Fresno County Public Health officials announced Friday that medical professionals in the county had processed between 200 and 300 laboratory tests for coronavirus, with only six confirmed cases of the disease since its American outbreak.
Of the six cases, only one was acquired “person-to-person,” Fresno County Interim Public Health Officer Dr. Rais Vohra said in a press conference on Friday. The individual acquired the virus when visiting a relative in the San Francisco Bay Area who also came down with the disease.
All Fresno County confirmed cases are in stable condition, Vohra said.
Given that nearly all cases are travel-related, Fresno County Public Health maintains that the disease has not engaged in community spread.
“We know that we’ve tested somewhere between 200 and 300 people through the purview of the Department of Public Health,” Vohra said.
Vohra cautioned that there are additional private labs in the area that were engaging in coronavirus testing as well. Those labs do not report negative testing figures to the County Department of Public Health. He estimated that the number of lab tests between both Public Health and private labs could be in the thousands.
Lab tests managed by Fresno County’s Department of Public Health are currently being administered by the county’s major hospitals – Community Regional Medical Center, Clovis Community Medical Center, St. Agnes Medical Center – along with a Fresno County Public Health location. An urgent care facility began testing on Friday, Vohra said.
Two additional clinics are being brought online to aid in testing, Fresno County Director of Public Health David Pomaville said.
“It’s not the number of tests – it’s the number of appropriate tests that’s the metric,” Vohra stressed. “As long as you’re being tested appropriately then I think that’s what we should be looking for.”
Fresno County public health officials have enacted judicious criteria to ensure prospective patients likely to contract coronavirus are being tested.
Such criteria, Vohra said, include traveling from areas that are considered high risk, engaging in close contact with other people that have confirmed infection, and individuals people that have a high risk of passing the disease onto large groups of people – such as those working in health care or are first responders.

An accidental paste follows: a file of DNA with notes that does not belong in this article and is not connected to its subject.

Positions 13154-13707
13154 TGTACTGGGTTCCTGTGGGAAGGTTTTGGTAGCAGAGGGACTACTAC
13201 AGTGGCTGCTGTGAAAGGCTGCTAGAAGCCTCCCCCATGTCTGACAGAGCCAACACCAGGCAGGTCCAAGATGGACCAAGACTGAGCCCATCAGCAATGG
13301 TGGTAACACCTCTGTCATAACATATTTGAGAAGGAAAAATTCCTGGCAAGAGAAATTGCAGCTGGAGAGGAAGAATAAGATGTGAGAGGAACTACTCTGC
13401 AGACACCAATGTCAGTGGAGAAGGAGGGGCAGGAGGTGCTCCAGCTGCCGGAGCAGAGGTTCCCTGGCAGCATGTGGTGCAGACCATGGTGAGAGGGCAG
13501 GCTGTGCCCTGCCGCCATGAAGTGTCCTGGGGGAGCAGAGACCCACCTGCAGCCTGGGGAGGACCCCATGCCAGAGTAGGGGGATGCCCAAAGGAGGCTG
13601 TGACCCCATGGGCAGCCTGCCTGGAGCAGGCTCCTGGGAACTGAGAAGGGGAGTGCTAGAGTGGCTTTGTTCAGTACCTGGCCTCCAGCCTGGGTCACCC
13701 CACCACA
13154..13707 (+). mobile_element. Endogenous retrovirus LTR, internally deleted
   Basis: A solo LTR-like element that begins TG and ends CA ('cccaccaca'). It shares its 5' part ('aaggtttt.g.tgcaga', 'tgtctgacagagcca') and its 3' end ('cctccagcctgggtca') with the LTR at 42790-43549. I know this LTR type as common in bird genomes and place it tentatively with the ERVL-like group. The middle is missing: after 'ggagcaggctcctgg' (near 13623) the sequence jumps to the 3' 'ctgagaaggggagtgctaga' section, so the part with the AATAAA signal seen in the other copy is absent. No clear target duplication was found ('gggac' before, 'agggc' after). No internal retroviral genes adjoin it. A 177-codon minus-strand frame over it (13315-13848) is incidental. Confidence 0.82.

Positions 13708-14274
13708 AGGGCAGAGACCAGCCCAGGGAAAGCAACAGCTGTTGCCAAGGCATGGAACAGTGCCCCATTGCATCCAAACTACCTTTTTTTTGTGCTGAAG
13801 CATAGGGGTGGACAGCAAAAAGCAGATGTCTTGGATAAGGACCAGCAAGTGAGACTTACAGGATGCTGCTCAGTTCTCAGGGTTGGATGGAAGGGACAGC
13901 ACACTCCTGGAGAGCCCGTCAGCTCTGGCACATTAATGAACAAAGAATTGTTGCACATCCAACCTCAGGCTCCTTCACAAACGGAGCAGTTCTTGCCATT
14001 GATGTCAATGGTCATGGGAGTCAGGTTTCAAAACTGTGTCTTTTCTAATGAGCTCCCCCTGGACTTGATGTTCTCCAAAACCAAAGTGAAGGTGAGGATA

“People should only be tested, first of all, if they are experiencing symptoms of COVID,” Vohra said. “That means fever and some kind of upper-respiratory symptoms, and they have to fall under one of those other high risk criteria.”
Since the outbreak, Fresno County Public Health has monitored approximately 550 people who travelled to high risk areas and returned to the County, Pomaville said. Those individuals were instructed to isolate at home for the recommended 14 day incubation period.
Half of that pool emerged without symptoms after 14 days and were no longer monitored, he added, and only a few required laboratory testing.
Vohra asked Fresno County residents to reduce ambulatory visits to clinics and primary care physicians and shift such doctor visits from in-person to over the phone.
“The minute you become symptomatic, the most important step you can take is not getting tested – it’s to isolate yourself at home,” Vohra stressed. “That’s what’s going to protect you, your family, your community, your neighborhood, all the older folks that we’re trying to protect, stay at home, especially if you’re symptomatic.”
He added that those experiencing symptoms with underlying medical conditions should contact their physician immediately.
“I know people are worried about the testing and they want to rush and get tested – really, the best thing you can do is recover from this at home,” Vohra said.
Vohra said that, based on current data, about 80 percent of those who contract coronavirus will be able to recover within a few days at home.
“They’re going to recover after a lot of water, a lot of hydration, chicken soup, and some couch time,” he said. “The test is not the most important part of the COVID infection, spacing is. Space yourselves out.”
Despite headlines of limited availability of tests, Pomaville said the county has sufficient supply to appropriately test for the disease. However, a different issue has complicated diagnosis.
“We have testing swabs – the nasopharyngeal swabs – available to providers. Those are in limited supply, but there are ample available in the community,” Pomaville said. “The bottleneck right now is getting them to the laboratory and the laboratories having capacity.”
Fresno County sends its swabs to Quest Laboratories, Tulare County Public Health’s Laboratory along with those controlled by the California Department of Public Health and the Centers for Disease Control, Pomaville said.
Currently, a lab test takes about three days to process, Vohra said.
Throughout the Friday afternoon press conference, the County’s two public health leaders reiterated a key note amid constant headlines about the outbreak: maintaining calm.
“We all owe it to each other to be calm – to try to maintain a level-headedness,” Vohra said.